memorial day in dirty jerz

This Memorial Day, Elizabeth and I drove up to New Jersey for a nice extended weekend. We arrived Friday night after a 7 hour, 45 minute drive. It was a wonderful weekend of hanging out with family and staying in Scott and Becca’s great new house (which I think you can see at Scott’s Facebook page). All day Saturday, Scott and I started building a stone sidewalk in the front of the house. The week before, Scott had already dismantled the existing concrete sidewalk and two concrete steps, so this is what it looked like when we started Saturday morning (around 10 a.m.).

The walk is about 25 feet long, four feet wide, and had a slope from stairs to sidewalk of about a foot and a half (we didn’t really measure that part). We decided to ditch the stairs and just install a straight, graded sidewalk with a slight pitch (about half an inch) from the left to the right (as you’re facing the house).
Scott got the stone for free from a quarry in Pennsylvania, I believe Becca’s grandfather’s quarry. We also got half a yard (about 3/4 of a ton) of stone dust from Tickner’s in Hackettstown. Scott’s Dodge Dakota was hurting, but we made it. Note how low the back end of his truck was (you can also see a good far-away shot of this in the first picture):
We also picked up some four-inch plastic tubing for a French drain and some hand tools.
Our first step was to excavate. Scott had taken out the old concrete sidewalk, but we had to get the dirt close to the grade we would use. Dad made a two-hour cameo and helped us out with this part, which was great. Here is what it looked like after we finished excavating:

No, we weren’t goofing off. We were pondering what step to take next. Those white lines were our guides for digging the trench for the drain, to run from the drain pipe on the corner of the house to the right until it peeked out of the hill. We dug most of the trench and installed the drain, which took longer than we thought thanks to over-excavating. Next, we laid fabric and put down some stone dust. After making the first few feet raked out, we compacted it with a hand tamper Scott borrowed from work. Definitely wished we had rented a compacter. Here is Scott in action:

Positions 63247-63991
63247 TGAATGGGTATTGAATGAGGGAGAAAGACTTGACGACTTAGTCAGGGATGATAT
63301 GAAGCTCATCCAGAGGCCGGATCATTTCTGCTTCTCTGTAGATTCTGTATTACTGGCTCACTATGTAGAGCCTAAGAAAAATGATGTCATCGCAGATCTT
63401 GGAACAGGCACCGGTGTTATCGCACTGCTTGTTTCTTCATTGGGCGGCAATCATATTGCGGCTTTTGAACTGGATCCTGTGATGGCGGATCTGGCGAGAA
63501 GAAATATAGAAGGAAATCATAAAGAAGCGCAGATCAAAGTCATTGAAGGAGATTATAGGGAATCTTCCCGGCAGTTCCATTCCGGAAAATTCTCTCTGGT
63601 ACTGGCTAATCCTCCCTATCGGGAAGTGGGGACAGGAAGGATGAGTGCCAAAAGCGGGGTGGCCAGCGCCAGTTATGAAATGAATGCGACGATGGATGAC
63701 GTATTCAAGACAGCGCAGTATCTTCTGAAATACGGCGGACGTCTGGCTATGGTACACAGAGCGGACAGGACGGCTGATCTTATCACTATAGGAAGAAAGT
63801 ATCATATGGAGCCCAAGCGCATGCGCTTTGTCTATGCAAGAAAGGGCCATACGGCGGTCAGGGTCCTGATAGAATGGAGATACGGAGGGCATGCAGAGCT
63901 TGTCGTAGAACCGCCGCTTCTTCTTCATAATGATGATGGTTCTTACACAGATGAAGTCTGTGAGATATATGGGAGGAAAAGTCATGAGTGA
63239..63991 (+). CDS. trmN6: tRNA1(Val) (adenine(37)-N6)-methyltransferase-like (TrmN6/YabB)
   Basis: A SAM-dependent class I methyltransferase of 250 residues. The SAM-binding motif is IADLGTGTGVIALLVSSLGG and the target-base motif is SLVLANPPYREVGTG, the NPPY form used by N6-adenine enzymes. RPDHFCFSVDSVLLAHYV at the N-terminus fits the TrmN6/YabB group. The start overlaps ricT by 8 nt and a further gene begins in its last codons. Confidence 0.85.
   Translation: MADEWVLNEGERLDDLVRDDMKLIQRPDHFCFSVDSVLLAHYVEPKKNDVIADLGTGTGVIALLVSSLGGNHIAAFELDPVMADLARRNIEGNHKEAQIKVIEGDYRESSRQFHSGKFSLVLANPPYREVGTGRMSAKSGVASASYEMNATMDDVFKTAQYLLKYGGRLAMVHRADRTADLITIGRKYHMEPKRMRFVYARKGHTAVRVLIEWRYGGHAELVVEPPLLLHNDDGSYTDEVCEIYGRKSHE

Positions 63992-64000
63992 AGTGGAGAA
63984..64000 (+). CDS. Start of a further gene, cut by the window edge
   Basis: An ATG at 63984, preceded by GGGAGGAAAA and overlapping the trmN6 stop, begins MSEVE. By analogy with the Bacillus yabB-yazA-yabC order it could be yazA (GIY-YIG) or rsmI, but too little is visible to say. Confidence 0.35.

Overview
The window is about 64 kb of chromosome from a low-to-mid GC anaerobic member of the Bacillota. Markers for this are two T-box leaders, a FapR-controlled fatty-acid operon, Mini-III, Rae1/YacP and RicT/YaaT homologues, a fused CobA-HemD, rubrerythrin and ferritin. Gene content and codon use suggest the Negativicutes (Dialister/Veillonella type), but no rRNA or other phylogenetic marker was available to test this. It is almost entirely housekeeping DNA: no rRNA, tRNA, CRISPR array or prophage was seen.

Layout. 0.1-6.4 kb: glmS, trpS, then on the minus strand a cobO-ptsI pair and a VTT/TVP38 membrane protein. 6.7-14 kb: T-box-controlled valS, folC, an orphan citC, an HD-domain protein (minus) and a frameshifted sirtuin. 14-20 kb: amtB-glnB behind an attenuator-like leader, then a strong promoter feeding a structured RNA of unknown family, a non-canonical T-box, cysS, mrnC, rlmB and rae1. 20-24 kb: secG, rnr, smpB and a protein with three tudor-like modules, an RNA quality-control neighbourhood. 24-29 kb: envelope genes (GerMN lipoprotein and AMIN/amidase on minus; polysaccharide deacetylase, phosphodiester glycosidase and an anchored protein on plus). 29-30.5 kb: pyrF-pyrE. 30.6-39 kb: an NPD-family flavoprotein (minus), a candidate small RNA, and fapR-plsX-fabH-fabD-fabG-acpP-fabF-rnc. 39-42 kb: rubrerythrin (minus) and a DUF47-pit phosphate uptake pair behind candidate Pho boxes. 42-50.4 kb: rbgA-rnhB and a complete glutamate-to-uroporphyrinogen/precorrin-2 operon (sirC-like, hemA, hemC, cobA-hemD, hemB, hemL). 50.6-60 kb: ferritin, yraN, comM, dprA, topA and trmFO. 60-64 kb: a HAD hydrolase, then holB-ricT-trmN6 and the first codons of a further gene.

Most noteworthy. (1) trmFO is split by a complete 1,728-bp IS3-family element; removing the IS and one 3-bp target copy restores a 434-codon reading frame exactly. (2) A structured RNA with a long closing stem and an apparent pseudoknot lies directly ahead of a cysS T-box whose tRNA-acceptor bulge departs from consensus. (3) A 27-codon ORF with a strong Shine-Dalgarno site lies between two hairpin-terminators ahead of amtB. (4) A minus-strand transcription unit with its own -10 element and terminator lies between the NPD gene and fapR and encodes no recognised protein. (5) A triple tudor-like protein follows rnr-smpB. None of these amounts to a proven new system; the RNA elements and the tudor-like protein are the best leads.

Next, we started laying stone. This was an exciting moment for us, since it was getting on 2 p.m. and we only had a couple more hours to work. Elizabeth took this somewhat cheesy picture after we got the first stone set in place (we didn’t feel like pausing to smile, but she made us):
We ended up working until about 4:30ish, and got more than a third of the stone laid (about nine feet) – 15 stones in all. While we didn’t get as much done as we were expecting, it was all we could do in the time we had. Scott will finish on his own in the evenings after work. Here is what it looked like after we cleaned up Saturday afternoon:

Monday morning we watched the Memorial Day parade from in front of Harper’s. The Calivinist Cadet Corps (with whom I marched in many Memorial day parades) put together a “float” and a crazy candy launcher, and were definitely the life of the unusually dull parade
The “float” was two wheels with a sneaker/shoe on each of the wooden spokes. Scott had a big part in creating the float. Yes, that is a catapult functioning as a candy launcher. There was also a candy launcher kind of like a tank – a board on wheels with a chair back and a smaller catapult. I didn’t get a good picture of it though.
We finally got back to Virginia Beach around 7 p.m. Monday after a somewhat short drive. Approaching the breathtaking (because of engineering and the $12 toll) Chesapeake Bay Bridge Tunnel was definitely a relief.
All in all, a great weekend. And I get to turn around and drive up to Jersey again this weekend…

3 thoughts on “memorial day in dirty jerz

  1. Current status report: As of June 2, the sidewalk was approximately 85% complete. The French drain is fully functional. 30 Broad is well on its way to being declared best landscaped house on the street.

comment

Fill in your details below or click an icon to log in:

WordPress.com Logo

You are commenting using your WordPress.com account. Log Out / Change )

Twitter picture

You are commenting using your Twitter account. Log Out / Change )

Facebook photo

You are commenting using your Facebook account. Log Out / Change )

Google+ photo

You are commenting using your Google+ account. Log Out / Change )

Connecting to %s